doorbell. After a heartbeat, her housekeeper opens the door and lets Mojo and
I hug Juanita, who is more like family to me. She’s been in my
grandmother’s employment for as long as I can remember. Because the elegantly
furnished estate home is too massive for her to handle on her own at her
advanced age, she mostly does the cooking and light cleaning. A gardener and
housekeeping company are also on Granny’s payroll.
Juanita fusses over Mojo, who laps up the attention like a paper towel.
“Now, don’t you get fur all over the place, young man,” she chastises him with
her typical warm and friendly smile.
He whimpers as if to apologize for snoozing on Granny’s couch the last
time we were here.
“They’re on the balcony,” she tells me, even though I already know that.
Unless it’s cold and rainy, the trio always eats their breakfast outside.
Mojo and I step onto the large deck that overlooks the bay. My stiletto
heels click against the light, reddish-brown tiles.
Granny and Liza are seated on the wicker sofa, looking as elegant as
always in their designer outfits. Henri sits in a matching armchair.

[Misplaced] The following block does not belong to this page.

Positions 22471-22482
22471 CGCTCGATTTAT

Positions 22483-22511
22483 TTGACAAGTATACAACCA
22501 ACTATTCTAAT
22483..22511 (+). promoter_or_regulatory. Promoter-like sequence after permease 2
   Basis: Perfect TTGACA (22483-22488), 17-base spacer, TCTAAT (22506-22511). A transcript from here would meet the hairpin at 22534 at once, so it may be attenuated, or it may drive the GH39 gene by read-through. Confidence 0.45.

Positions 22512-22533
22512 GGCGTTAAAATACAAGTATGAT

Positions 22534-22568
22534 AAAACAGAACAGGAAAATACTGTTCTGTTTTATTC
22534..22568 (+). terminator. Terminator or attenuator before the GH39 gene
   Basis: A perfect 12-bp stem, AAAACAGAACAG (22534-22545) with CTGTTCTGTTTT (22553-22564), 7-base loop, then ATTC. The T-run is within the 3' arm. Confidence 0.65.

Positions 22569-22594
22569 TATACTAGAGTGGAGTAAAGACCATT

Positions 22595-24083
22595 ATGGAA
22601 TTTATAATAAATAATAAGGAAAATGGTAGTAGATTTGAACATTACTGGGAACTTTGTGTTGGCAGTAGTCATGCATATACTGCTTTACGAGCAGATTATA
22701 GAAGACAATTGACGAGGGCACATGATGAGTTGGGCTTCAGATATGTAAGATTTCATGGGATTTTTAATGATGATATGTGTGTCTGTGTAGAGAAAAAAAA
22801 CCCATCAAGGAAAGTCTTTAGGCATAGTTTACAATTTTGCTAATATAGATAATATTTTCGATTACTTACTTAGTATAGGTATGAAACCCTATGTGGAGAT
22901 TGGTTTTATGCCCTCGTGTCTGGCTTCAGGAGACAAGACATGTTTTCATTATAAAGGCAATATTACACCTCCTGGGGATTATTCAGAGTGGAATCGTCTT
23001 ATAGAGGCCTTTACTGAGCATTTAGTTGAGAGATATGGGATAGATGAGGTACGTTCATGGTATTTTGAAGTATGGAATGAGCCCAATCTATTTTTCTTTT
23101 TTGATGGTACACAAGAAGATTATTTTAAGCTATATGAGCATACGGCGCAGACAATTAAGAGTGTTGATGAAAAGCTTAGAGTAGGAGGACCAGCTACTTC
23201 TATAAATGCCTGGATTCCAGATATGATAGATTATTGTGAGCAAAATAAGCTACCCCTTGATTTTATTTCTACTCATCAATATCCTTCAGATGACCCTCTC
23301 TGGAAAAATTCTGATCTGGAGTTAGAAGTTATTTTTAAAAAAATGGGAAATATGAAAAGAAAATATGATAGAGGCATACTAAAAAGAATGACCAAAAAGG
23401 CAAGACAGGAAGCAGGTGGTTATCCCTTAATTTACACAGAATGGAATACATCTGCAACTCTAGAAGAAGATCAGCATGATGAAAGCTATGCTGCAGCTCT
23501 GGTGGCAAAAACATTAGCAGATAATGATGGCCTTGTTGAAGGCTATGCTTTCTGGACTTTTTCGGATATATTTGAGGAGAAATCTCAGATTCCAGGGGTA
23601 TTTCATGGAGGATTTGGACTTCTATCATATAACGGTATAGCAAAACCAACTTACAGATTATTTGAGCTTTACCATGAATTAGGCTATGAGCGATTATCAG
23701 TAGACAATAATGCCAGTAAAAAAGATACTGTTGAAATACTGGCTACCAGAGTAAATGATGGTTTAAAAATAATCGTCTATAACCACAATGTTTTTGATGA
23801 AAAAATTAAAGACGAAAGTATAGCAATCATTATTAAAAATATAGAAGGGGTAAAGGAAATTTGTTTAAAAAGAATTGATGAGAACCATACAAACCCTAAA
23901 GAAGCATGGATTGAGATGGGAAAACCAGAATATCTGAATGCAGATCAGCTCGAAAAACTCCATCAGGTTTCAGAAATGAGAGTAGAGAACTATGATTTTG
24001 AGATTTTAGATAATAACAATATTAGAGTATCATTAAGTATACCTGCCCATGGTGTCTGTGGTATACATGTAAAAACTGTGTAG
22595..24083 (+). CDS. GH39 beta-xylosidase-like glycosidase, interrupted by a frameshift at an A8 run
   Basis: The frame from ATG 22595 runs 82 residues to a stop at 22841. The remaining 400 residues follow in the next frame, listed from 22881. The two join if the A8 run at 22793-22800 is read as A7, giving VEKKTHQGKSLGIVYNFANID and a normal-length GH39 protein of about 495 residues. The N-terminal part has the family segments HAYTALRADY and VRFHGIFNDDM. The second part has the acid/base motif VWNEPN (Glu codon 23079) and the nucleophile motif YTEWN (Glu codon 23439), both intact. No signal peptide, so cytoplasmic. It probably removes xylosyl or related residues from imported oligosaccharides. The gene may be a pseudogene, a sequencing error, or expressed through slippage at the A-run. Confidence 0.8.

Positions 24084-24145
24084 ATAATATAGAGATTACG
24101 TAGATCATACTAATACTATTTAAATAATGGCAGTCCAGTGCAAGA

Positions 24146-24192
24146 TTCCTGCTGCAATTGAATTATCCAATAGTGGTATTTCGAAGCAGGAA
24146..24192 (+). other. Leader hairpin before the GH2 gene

In front of them, the coffee table is loaded with teacups and an
assortment of cut fruit and pastries, including my
favorite—strawberry-and-cream filled croissants.
Which Granny only has on hand when she knows I’m coming over.
So, this definitely wasn’t a spur-of-the-moment request for me to join
Henri, being the gentleman that he is, stands. Or at least attempts to
stand. It takes him a minute to get to his feet, his movements not as spry as
they were twenty years ago. He’s wearing an expensive Italian-cut suit, the
jacket a checkered camel fabric. He also has on a burgundy tie, dark-brown
slacks, a fedora, and leather shoes that are worth a small fortune.
Henri has always had an eye for fashion.
I walk over to him, and he kisses me on both cheeks. “Looking gorgeous as
always, Buttercup. I can’t believe you still haven’t found a beau yet. Those
men are nothing but fools.”
I laugh because he says that every time.
“There’s nothing wrong with our Isabelle being particular,” Liza says. I
lean down and kiss her powdery cheek. She pinches mine in return, with a
teasing gleam in her eyes. “Although if she doesn’t hurry up and find herself a
man, her eggs will be as old and wrinkly as mine.”
“Darling,” my grandmother says, “your eggs withered away decades ago. As